From a Real Life Piku: Looking After an Elderly ‘Child’
Sangeeta Murthi Sahgal is a real life ‘Piku’. She shares a touching personal account of caring for her ageing father
I am not a Bollywood fan, but when I watched the Piku trailer I immediately wanted to take my in-laws (who are 91 and 80 years old), and my dad (an 86-year-old child) to watch the film. Amitabh Bachchan’s “A human being’s emotion is linked to his motion” is spot on! His antics, quirks and refrains of being a “burden”, though loveable, frustrate Deepika Padukone, much like what my father does to me.
Dad lives in a flat near where I stay. Anna, as we affectionately call him, suffers from Parkinson’s disease and mild dementia. He cannot run his own home, manage his finances, or take care of medical and personal needs.
When I moved him to stay near to us, I had a full time job. So I addressed managing three elderly people and two homes like a project and used all my stakeholder, project and resource management skills, not to mention patience and sense of humour. Just as I imagine working parents of young children do, I set up a schedule for my father – when to wake up, when and what to eat, when to go for a walk/exercise, take a nap, shower, take medicines etc.
This schedule register is updated almost on an hourly basis by one of his two attendants. It also has details of water intake, urine output, bowel movements, whether there are episodes of disorientation and how long they lasted and the like. So it is something like the logbook of KVS Murthi “star date” today!
Every morning and evening when I visit my father, I spend precious minutes reviewing what has happened over the past 12 hours.
The three big, big things I monitor are:
- Bowel movement (some years ago, I would have thought this was too “gross” a topic to talk about!). With age it seems that bowel movement determines happiness. Anna has severe constipation. For a man who pooped first thing in the morning with no help from hot coffee or water, to a man whose bowels do not evacuate naturally for as long as five days, is very, very hard.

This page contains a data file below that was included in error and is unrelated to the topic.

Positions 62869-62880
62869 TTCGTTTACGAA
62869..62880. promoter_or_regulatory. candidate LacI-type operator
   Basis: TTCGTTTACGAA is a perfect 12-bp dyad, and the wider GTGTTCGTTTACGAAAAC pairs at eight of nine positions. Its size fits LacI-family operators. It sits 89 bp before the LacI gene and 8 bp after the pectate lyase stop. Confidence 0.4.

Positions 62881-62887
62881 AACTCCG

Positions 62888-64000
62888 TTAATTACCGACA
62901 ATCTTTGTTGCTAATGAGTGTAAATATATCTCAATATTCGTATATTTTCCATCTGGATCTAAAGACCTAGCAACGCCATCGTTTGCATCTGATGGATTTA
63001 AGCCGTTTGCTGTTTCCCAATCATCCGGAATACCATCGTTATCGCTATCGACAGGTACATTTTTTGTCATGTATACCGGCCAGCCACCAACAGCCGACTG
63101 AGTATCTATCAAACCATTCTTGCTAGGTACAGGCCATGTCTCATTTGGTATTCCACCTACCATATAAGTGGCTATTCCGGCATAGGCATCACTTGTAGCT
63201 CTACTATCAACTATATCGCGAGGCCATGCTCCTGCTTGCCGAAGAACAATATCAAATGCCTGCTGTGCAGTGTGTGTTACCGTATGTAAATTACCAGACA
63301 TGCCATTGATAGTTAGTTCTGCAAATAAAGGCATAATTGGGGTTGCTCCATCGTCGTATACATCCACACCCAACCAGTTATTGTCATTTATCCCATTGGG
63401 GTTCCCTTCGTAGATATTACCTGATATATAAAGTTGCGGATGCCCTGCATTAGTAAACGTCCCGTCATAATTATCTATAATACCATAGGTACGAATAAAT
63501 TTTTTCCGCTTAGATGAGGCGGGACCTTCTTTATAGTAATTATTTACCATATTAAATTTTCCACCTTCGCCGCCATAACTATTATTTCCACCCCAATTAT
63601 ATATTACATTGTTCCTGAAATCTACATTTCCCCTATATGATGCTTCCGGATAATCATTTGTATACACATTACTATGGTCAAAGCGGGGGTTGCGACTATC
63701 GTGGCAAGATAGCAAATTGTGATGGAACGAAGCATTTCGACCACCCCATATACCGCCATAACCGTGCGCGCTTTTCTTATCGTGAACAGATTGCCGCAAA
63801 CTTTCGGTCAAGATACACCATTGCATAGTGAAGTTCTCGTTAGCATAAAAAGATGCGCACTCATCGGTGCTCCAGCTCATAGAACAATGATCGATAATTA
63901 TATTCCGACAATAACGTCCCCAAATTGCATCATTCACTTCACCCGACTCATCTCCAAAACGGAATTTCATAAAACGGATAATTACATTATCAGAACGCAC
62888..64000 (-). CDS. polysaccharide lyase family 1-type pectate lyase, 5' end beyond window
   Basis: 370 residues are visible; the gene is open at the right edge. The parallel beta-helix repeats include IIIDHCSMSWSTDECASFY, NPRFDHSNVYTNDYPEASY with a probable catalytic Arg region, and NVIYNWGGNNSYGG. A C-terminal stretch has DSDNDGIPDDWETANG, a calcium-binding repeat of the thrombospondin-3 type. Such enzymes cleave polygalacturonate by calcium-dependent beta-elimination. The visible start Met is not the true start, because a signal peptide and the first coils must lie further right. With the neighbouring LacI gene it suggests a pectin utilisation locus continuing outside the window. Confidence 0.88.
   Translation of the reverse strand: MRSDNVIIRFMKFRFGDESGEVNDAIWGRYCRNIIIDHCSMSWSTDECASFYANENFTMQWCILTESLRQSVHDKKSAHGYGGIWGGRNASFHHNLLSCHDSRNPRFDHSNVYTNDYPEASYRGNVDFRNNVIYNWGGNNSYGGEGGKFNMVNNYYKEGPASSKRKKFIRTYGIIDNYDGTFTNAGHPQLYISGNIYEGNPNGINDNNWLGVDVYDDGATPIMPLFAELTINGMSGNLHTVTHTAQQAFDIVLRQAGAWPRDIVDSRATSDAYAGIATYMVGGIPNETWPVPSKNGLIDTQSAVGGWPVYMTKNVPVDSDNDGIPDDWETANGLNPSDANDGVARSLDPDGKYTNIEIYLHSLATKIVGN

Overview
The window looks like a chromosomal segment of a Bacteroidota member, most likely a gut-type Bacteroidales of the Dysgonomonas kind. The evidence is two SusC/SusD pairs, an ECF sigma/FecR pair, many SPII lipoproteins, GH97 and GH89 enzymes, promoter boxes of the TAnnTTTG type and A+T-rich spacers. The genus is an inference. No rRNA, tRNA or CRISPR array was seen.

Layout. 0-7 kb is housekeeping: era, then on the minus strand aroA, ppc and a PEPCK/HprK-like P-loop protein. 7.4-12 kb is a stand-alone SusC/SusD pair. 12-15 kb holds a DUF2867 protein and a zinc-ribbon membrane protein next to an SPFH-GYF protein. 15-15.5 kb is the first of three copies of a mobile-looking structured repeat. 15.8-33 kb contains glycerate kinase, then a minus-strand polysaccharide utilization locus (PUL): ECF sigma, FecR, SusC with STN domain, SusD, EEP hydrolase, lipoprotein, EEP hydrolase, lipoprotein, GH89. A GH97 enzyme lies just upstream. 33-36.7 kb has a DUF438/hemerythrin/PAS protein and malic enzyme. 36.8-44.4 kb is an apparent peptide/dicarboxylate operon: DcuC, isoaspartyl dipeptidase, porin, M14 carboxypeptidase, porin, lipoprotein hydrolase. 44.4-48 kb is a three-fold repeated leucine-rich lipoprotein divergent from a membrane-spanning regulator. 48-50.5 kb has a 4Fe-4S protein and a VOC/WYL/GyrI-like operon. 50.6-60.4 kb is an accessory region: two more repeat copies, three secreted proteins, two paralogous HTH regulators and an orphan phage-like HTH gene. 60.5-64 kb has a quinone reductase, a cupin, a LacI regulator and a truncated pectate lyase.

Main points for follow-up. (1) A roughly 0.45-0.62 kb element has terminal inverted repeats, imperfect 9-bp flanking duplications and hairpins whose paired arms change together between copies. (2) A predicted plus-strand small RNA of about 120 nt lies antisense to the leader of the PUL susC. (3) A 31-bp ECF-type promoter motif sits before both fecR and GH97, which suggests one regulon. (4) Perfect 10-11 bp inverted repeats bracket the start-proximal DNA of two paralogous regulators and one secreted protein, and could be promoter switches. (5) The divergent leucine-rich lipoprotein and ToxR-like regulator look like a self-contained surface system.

- Nightmares: Each morning, ask Anna two questions. First, ‘Did you sleep well, Anna?’ Followed by ‘Did you have any nightmares?’ His neurologist has told us that nightmares can lead to hallucinations. So most evenings, I try to leave him in a good mood, wish him good night and tell him to dream of pleasant things – Hema Malini (he was a huge fan), swimming, eating davangere dosai, laughing with his brothers, travelling with his family (Paris, Vienna, Amsterdam, Athens), etc.
- Exercise: The more Anna exercises, the better it is; for it keeps his joints flexible. His schedule has walking/exercising two times a day. Often he misses one of the two sessions, sometimes both. When I learn of the misses, I wag my finger under his nose and mock admonish him. Or hold the top of his ear and playfully pull it (play-acting twisting his ear), and ask why he did not walk/exercise today. He takes me seriously though and responds with “OK. I’ll walk tomorrow, ‘ma”.
I also have to think up of meals that are nutritious and appealing. Outings that are interesting and stimulating. Conversations that recall past joys and present foibles.
But, above all else is structure and schedule. Both bring me and him a sense of being in control, though there is really no control over Parkinson’s. It will ply the course it wants to. We will manage the best we can – with as much playfulness, fun and laughter as we fit into each day.
(After working in corporate India for over 29 years, Sangeeta has taken time off to look after her father, who was diagnosed with Parkinson’s Disease in 2008. Sangeeta hopes that these authentic stories will help patients and caregivers understand and appreciate the impact Parkinson’s Disease. You can follow Sangeeta’s blog here.)
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